Nowadays, the former ghetto is a historical quarter of Venice, where visitors are welcome to attend two synagogues, many kosher shops, the Jewish Museum of Venice, as well as some exquisite restaurants with excellent traditional cuisine, Jewish bread, and pastries.

Canal Grande

The Grand Canal is one of the central water-traffic passageways in the city and undoubtedly one of Venice’s most widely recognizable symbols.

It is 3.8 km long and 30 to 90 m wide, connecting the lagoon near the Santa Lucia railway station and the San Marco basin. Meanwhile, its S-shaped course flows through most of Venice’s central districts and lines with over 170 historical buildings. 

Sailing the Canal Grande doesn’t have to aim at a particular final destination. Except for means for traveling around the city, it is also a fascinating sightseeing opportunity that will take you from one side of Venice to the other and help you grasp its triumphant overall epicness.

The Merchant of Venice 

No, we are not discussing William Shakespeare – not here, not now. The Speziere Of Venice was established in 1650 – it was the first pharmacy in Venice and among the world’s oldest ones.

Back in the days, pharmacies were not only medicine stores. They were more like salons for the aristocracy to gather and discuss sciences, arts, and politics. That’s why exceptional care was taken for their furnishings, decoration, and overall splendor. 

Spezieria all’ Ercole d’Oro still preserves its full baroque opulence. It is rich in craftsmanships, details, accessories, and furnishings that, though renovated, are authentic and rather impressive. Nowadays, The Speziere Of Venice is home to The Merchant of Venice – a splendid boutique merchandising exclusive high-class and luxurious fragrances.

Santa Maria della Salute

Basilica di Santa Maria della Salute is a Roman Catholic church built at the end of the 17th century, following the devastating plague wave that ravaged Venice a few decades earlier.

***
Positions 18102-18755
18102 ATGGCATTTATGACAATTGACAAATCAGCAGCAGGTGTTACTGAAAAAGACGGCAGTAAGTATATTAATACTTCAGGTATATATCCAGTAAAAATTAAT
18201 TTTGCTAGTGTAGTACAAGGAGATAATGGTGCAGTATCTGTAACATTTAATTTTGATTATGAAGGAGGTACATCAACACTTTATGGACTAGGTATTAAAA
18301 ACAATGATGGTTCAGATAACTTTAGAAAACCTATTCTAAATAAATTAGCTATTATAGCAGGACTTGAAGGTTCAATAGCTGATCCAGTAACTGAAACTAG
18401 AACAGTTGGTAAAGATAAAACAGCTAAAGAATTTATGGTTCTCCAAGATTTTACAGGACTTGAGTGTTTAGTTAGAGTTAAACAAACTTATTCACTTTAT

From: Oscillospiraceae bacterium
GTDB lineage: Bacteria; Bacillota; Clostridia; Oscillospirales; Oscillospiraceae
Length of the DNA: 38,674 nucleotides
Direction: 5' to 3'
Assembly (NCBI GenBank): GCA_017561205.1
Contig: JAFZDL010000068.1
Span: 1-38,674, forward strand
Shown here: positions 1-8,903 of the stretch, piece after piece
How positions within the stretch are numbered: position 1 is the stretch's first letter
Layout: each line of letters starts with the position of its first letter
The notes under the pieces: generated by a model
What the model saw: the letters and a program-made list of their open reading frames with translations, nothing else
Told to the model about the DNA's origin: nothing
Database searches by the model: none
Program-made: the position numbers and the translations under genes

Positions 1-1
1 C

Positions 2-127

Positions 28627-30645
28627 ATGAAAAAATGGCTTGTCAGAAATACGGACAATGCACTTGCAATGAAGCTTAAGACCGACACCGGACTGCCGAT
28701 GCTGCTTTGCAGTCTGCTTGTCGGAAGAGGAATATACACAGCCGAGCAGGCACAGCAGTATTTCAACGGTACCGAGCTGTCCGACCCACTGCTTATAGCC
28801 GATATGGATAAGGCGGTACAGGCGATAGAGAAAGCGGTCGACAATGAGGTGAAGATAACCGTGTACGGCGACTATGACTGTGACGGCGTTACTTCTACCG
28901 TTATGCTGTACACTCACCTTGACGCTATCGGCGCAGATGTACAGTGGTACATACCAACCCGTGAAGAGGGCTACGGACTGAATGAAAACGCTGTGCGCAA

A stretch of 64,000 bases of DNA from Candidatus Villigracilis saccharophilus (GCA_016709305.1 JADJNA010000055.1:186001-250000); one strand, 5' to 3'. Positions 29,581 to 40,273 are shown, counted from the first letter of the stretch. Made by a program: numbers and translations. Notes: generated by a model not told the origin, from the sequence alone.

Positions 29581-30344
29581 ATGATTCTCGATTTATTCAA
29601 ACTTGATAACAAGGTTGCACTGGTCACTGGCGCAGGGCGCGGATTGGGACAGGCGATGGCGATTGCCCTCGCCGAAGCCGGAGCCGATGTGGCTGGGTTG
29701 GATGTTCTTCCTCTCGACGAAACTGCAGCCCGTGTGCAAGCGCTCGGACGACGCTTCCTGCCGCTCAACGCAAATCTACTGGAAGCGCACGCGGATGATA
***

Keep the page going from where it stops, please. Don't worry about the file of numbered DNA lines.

The facade of the Basilica overlooks the Grand Canal. It is accessed by an imposing flight of stairs that essentially seems to emerge from the water and then extends to the Sanctuary entrance. Vast and bright, the interior consists of the large section of the central dome under which the six side chapels open up.

The church has a magnificent outlook and a rich program for visitors and believers to attend. It includes prayers, pilgrimages, celebrations, organ music, and an in-house museum.  

Sogno Veneziano Atelier

Original Venetian Masks are traditional for the annual Carnival of Venice, which continues for about two weeks and concludes on Shrove Tuesday. They are so emblematic for Venice’s culture that at some point, the city was even referred to as the “City of Masks.” In the past, masks were used on various occasions, usually as a means for shielding the wearer’s identity and social status.

Sogno Veneziano Atelier is a fine place to buy or rent original, authentic, and mind-blowingly beautiful Venetian masks and costumes for men, women, and children of all ages. Visitors at Sogno Veneziano Atelier are welcomed to attend various workshops, participate in a photoshoot, and enjoy a rich event program with a little something for everyone. 

Costume and mask purchases and the Atelier’s event program are available online at the owners’ official website. 

Ponte dell’Accademia

The Ponte dell’Accademia is among the four bridges that cross the Venetian Grand Canal. It is named after the Accademia di Belle Arti di Venezia – a post-secondary educational institution founded in the middle of the 18th century.

Nowadays, the bridge is a famous “love lock” location, where lovers attach padlocks with their initials, as a symbol of eternal devotion. Venetian authorities are not officially huge fans of this romantic practice, but as we all know – love conquers all. 

If you are feeling a bit nihilistic lately, worry not – the Ponte dell’Accademia is a lovely sightseeing location, perfectly suitable for non-lovers as well.

At the end of the day, being in love with Venice is more than enough, even if you “love lock” it just in your memory’s happy corners. And for an unfading memory reserve, we’ve done a great favor for you all, capturing Venice’s glory and brilliance in HD.

Bon voyage from Travel in Pink!

Ponte della Libertà, 497, 30100 Venezia VE, Italy

Where is it on the Map?

Ponte della Libertà, 497, 30100 Venezia VE, Italy